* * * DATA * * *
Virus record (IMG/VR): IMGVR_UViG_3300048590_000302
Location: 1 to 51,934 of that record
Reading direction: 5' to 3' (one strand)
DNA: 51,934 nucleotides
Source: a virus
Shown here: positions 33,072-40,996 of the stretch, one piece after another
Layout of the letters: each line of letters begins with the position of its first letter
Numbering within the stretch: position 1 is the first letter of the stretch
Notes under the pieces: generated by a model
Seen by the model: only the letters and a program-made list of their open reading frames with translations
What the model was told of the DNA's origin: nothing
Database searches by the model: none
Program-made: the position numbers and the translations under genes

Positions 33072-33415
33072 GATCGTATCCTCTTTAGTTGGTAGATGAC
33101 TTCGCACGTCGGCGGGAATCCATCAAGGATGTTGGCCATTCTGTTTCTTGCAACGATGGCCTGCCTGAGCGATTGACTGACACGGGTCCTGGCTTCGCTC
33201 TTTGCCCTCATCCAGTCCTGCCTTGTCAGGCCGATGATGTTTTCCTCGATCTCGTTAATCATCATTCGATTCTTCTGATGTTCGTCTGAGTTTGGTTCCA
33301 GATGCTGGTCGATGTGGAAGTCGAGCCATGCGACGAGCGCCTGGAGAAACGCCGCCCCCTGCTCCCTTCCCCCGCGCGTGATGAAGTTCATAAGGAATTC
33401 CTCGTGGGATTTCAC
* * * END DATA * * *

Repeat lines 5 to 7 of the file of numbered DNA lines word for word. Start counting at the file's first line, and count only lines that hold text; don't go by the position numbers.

Source: a virus
Shown here: positions 33,072-40,996 of the stretch, one piece after another
Layout of the letters: each line of letters begins with the position of its first letter